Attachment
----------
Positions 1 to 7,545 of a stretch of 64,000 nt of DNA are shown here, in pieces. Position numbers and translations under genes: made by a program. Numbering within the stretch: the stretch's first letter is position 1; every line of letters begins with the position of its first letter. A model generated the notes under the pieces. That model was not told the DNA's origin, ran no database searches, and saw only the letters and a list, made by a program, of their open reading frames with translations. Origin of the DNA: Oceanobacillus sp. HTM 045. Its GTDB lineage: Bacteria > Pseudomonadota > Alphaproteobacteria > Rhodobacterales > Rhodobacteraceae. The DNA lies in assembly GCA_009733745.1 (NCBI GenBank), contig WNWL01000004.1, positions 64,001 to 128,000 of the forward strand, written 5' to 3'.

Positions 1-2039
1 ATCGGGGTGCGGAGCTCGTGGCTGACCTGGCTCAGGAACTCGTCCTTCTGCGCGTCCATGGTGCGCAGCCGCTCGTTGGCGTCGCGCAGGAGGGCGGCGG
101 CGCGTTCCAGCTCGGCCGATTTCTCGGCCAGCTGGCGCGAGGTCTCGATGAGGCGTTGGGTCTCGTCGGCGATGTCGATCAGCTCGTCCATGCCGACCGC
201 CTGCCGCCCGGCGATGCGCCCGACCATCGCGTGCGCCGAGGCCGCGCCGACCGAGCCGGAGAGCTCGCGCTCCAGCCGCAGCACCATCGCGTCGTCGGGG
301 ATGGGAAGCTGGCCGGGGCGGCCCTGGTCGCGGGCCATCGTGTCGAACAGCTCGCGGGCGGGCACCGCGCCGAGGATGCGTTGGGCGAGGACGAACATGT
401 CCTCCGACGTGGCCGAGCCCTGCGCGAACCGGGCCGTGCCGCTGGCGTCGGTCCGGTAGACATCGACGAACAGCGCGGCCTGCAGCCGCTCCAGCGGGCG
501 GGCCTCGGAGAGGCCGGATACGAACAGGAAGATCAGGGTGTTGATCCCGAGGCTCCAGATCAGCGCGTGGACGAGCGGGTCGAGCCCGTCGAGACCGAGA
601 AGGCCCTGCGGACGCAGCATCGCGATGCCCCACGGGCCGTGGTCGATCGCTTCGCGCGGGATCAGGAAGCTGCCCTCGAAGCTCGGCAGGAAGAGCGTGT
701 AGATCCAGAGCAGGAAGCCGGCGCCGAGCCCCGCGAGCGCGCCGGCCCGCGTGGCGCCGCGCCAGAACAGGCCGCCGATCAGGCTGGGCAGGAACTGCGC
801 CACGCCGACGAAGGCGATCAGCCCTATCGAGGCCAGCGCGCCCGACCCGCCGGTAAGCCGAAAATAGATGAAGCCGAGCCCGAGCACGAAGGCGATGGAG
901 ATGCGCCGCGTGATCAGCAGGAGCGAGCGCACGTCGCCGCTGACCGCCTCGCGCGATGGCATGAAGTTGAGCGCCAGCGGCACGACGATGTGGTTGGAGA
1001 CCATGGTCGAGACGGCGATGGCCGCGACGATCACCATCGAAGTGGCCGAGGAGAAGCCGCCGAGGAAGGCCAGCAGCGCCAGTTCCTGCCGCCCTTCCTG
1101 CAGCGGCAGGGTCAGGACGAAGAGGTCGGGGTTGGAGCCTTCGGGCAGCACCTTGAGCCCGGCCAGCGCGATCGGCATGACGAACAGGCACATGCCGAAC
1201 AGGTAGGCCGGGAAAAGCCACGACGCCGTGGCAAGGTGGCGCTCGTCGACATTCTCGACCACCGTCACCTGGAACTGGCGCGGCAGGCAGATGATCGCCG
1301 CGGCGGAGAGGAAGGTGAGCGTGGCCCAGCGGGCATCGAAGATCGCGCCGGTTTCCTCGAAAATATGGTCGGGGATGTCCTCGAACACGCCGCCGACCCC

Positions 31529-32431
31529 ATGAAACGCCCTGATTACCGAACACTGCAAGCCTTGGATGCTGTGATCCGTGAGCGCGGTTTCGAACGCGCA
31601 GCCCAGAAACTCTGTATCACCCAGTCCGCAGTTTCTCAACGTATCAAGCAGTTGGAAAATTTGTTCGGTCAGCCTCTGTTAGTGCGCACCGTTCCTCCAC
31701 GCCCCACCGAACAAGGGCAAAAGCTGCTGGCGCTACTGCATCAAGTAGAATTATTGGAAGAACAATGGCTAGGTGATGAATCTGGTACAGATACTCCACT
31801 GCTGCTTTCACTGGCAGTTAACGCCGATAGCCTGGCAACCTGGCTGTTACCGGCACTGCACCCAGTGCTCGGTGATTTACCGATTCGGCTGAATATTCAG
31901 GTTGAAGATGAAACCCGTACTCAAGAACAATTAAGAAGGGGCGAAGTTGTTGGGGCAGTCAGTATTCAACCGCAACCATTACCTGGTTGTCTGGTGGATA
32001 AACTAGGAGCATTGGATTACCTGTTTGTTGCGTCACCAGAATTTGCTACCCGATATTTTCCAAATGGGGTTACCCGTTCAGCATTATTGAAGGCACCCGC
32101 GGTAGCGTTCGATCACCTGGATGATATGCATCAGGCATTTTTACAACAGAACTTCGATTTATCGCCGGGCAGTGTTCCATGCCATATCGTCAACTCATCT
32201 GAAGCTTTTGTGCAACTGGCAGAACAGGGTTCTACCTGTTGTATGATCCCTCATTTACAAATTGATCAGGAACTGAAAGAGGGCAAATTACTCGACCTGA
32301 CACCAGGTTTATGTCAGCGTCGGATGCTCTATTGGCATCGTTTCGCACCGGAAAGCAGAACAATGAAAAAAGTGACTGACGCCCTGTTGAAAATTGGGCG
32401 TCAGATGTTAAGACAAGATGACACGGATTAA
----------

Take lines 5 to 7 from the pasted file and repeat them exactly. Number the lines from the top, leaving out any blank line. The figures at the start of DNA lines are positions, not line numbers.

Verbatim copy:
201 CTGCCGCCCGGCGATGCGCCCGACCATCGCGTGCGCCGAGGCCGCGCCGACCGAGCCGGAGAGCTCGCGCTCCAGCCGCAGCACCATCGCGTCGTCGGGG
301 ATGGGAAGCTGGCCGGGGCGGCCCTGGTCGCGGGCCATCGTGTCGAACAGCTCGCGGGCGGGCACCGCGCCGAGGATGCGTTGGGCGAGGACGAACATGT
401 CCTCCGACGTGGCCGAGCCCTGCGCGAACCGGGCCGTGCCGCTGGCGTCGGTCCGGTAGACATCGACGAACAGCGCGGCCTGCAGCCGCTCCAGCGGGCG